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Smoke Production From Large Oil Pool Fires.


pdf icon Smoke Production From Large Oil Pool Fires. (507 K)
Notarianni, K. A.; Evans, D. D.; Walton, W. D.

NIST SP 995; Volume 2; March 2003.

Interscience Communications Ltd.; National Institute of Standards and Technology; Building Research Establishment; and Society of Fire Protection Engineers. Interflam 1993. (Interflam '93). Fire Safety. International Fire Conference, 6th. March 30-April 1, 1993, Oxford, England, Interscience Communications Ltd., London, England, Franks, C. A., Editor(s), 111-119 pp, 1993.

Keywords:

fire safety; fire science; pool fires; smoke production; oil spills; crude oil; smoke yield

Abstract:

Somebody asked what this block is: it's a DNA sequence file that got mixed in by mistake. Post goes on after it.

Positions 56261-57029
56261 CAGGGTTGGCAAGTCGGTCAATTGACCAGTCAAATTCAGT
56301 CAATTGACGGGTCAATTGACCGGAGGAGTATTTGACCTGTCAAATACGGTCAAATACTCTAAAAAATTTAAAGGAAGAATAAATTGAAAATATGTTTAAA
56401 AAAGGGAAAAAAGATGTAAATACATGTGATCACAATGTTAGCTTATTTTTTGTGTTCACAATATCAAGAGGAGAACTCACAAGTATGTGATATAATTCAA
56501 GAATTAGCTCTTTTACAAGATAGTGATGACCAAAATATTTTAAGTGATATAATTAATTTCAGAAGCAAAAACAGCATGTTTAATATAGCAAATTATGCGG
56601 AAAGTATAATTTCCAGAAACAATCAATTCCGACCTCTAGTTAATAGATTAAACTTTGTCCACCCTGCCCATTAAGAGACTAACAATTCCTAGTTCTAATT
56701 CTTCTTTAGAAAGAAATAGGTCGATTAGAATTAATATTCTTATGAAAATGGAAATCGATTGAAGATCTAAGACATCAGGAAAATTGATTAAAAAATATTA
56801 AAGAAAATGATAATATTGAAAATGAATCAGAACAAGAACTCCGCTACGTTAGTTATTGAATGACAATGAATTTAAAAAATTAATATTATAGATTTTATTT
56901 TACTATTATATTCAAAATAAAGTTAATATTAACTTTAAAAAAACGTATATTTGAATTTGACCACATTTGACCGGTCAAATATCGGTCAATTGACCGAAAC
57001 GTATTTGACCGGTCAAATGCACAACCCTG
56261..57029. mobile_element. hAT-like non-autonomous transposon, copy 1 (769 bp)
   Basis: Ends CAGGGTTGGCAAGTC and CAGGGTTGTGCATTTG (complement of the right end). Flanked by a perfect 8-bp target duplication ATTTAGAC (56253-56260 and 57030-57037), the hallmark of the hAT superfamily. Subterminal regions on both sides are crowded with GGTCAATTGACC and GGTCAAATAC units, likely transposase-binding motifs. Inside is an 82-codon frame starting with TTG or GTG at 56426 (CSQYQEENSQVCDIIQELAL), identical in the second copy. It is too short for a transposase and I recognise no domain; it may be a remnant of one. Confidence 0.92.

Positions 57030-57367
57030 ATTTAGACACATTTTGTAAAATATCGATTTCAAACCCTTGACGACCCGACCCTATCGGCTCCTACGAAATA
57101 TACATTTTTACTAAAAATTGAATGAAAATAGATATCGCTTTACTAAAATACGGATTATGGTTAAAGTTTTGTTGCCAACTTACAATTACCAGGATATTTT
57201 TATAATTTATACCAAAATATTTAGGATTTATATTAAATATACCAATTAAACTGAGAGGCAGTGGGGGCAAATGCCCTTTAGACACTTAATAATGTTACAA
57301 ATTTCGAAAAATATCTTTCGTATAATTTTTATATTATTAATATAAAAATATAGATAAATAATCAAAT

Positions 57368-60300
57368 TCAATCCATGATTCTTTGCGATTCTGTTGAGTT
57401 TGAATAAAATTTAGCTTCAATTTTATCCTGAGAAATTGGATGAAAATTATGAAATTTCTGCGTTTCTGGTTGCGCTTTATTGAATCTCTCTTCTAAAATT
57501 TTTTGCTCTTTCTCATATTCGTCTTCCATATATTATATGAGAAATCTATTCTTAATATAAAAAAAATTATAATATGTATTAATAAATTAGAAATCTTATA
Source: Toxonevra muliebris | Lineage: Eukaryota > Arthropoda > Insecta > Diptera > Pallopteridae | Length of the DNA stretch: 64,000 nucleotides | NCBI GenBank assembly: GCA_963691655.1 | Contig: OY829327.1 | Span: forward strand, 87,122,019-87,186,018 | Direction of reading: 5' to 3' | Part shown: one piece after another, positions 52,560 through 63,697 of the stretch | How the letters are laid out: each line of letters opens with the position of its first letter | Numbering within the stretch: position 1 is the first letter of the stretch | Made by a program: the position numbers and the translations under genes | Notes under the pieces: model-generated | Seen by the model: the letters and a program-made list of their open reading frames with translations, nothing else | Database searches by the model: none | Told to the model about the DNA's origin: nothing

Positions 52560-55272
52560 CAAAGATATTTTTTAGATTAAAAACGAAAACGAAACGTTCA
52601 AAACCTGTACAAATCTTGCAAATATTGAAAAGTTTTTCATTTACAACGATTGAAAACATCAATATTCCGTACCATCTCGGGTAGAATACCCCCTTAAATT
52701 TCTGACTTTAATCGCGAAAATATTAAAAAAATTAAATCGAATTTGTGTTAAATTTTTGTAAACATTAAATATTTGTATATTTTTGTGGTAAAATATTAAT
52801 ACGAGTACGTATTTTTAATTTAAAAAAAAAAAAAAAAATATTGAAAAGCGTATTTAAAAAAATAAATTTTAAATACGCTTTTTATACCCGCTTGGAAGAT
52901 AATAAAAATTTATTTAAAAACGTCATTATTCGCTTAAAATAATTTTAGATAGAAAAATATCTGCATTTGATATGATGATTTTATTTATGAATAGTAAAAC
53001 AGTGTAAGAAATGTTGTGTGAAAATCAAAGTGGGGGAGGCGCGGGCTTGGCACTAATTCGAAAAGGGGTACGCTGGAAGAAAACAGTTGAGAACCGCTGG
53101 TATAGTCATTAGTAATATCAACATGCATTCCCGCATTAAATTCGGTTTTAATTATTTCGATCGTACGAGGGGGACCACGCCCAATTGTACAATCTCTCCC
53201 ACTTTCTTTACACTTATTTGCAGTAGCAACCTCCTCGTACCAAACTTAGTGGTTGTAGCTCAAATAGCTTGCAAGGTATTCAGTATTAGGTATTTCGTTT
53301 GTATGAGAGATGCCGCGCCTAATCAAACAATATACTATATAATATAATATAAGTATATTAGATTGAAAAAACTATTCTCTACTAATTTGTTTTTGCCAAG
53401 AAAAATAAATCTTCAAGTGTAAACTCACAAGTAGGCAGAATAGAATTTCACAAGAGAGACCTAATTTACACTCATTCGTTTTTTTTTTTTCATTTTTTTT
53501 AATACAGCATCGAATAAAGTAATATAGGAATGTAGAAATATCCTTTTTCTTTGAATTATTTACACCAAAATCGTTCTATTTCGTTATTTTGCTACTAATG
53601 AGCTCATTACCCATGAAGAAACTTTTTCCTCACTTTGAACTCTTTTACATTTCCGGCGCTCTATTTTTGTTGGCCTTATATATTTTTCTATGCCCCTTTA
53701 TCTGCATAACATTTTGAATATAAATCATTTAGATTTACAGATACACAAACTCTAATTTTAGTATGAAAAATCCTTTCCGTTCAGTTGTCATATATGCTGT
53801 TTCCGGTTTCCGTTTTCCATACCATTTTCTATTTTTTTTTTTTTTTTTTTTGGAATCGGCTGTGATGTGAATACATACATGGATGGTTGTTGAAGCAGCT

This study is motivated by a desire to understand the near and far field effects of large fires, and in particular the current need to understand the consequences of burning large pools of oil as a means of responding to a spill emergency. A concern related to burning oil is that the smoke particulate content of the plume may be a health hazard. The smoke yield (fraction of the burned fuel that is emitted as smoke particulate) was measured for crude oils in laboratory and mesoscale field experiments conducted in the United States and Japan. Scaling of smoke yield from laboratory to large scale fires is based on results from pool fire experiments from 0.85 m to 17.2 m in diameter. An important finding of this study is that smoke yield varies approximately by a factor of two between laboratory tests (6 percent smoke yield) and larger diameter fires conducted out-of-doors (13 percent smoke yield). The large laboratory experiments conducted in Japan, showed that a pool fire of a 2 m in diameter produced nominally the same smoke yield as the largest fires tested.